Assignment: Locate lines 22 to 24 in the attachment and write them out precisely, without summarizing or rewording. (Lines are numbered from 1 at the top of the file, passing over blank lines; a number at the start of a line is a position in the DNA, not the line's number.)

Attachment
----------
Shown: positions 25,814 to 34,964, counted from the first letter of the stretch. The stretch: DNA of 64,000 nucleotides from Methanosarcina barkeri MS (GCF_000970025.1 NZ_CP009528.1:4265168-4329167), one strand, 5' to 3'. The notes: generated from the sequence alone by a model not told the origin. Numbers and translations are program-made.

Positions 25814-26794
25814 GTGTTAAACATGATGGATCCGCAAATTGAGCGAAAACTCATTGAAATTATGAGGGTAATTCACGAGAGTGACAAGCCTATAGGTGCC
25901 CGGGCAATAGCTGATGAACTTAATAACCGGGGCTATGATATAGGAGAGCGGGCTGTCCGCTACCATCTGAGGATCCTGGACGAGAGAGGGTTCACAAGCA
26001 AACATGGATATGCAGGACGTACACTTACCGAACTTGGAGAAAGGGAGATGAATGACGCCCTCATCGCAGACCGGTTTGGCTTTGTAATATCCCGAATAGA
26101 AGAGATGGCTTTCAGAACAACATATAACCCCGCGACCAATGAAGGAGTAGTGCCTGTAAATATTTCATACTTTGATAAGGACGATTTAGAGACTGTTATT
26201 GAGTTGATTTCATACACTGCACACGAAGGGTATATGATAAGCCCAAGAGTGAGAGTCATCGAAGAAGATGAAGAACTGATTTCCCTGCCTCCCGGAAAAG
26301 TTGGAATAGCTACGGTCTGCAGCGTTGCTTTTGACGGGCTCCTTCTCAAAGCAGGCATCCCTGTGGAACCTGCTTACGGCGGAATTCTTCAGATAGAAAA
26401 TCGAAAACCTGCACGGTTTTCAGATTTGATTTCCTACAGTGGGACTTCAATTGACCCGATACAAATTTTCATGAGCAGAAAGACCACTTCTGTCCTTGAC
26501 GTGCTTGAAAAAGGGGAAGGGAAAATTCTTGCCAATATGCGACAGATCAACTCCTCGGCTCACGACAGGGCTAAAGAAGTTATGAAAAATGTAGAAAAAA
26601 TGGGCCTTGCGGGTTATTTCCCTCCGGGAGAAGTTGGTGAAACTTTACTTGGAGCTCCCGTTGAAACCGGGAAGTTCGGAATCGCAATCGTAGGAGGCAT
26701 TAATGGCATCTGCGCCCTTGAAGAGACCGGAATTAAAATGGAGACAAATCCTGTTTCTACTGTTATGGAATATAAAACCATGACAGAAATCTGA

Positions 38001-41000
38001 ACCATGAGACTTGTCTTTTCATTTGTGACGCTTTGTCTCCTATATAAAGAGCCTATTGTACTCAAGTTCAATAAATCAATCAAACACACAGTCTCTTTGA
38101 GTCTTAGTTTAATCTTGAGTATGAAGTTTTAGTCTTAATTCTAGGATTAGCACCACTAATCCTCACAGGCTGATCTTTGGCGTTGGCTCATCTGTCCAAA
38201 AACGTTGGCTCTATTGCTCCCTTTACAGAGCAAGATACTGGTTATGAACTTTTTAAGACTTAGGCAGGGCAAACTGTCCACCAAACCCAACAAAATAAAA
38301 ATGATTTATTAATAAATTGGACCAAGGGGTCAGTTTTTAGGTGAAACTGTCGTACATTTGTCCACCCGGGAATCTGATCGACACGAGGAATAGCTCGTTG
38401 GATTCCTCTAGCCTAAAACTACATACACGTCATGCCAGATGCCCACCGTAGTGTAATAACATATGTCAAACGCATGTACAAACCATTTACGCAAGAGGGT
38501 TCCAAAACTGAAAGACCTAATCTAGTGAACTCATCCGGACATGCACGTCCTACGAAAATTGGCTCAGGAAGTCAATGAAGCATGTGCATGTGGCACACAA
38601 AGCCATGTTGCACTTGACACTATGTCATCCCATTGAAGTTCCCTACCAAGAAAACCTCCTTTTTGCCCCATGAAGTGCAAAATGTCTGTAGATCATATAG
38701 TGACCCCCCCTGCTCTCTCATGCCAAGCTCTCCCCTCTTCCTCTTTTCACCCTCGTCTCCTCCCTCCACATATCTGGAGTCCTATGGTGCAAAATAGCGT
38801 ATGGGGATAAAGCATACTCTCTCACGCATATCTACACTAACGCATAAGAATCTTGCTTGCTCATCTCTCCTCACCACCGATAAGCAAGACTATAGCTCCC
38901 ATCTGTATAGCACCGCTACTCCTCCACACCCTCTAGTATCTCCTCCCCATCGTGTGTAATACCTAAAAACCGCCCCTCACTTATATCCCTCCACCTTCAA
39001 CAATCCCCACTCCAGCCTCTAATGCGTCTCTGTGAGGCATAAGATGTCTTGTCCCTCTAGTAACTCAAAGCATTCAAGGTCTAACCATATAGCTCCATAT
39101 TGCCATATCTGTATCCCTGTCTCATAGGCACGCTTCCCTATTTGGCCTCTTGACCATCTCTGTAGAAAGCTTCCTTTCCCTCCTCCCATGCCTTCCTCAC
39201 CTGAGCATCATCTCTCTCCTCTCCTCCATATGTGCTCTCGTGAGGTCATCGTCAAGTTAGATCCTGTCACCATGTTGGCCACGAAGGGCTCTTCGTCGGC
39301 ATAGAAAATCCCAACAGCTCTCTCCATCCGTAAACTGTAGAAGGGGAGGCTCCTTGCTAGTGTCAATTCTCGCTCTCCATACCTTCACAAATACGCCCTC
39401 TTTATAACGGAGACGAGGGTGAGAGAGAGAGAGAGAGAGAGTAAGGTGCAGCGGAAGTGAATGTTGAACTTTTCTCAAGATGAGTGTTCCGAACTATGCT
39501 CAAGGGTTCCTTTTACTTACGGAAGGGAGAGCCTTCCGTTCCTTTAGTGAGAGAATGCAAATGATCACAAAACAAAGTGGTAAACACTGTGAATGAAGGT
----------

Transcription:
38801 ATGGGGATAAAGCATACTCTCTCACGCATATCTACACTAACGCATAAGAATCTTGCTTGCTCATCTCTCCTCACCACCGATAAGCAAGACTATAGCTCCC
38901 ATCTGTATAGCACCGCTACTCCTCCACACCCTCTAGTATCTCCTCCCCATCGTGTGTAATACCTAAAAACCGCCCCTCACTTATATCCCTCCACCTTCAA
39001 CAATCCCCACTCCAGCCTCTAATGCGTCTCTGTGAGGCATAAGATGTCTTGTCCCTCTAGTAACTCAAAGCATTCAAGGTCTAACCATATAGCTCCATAT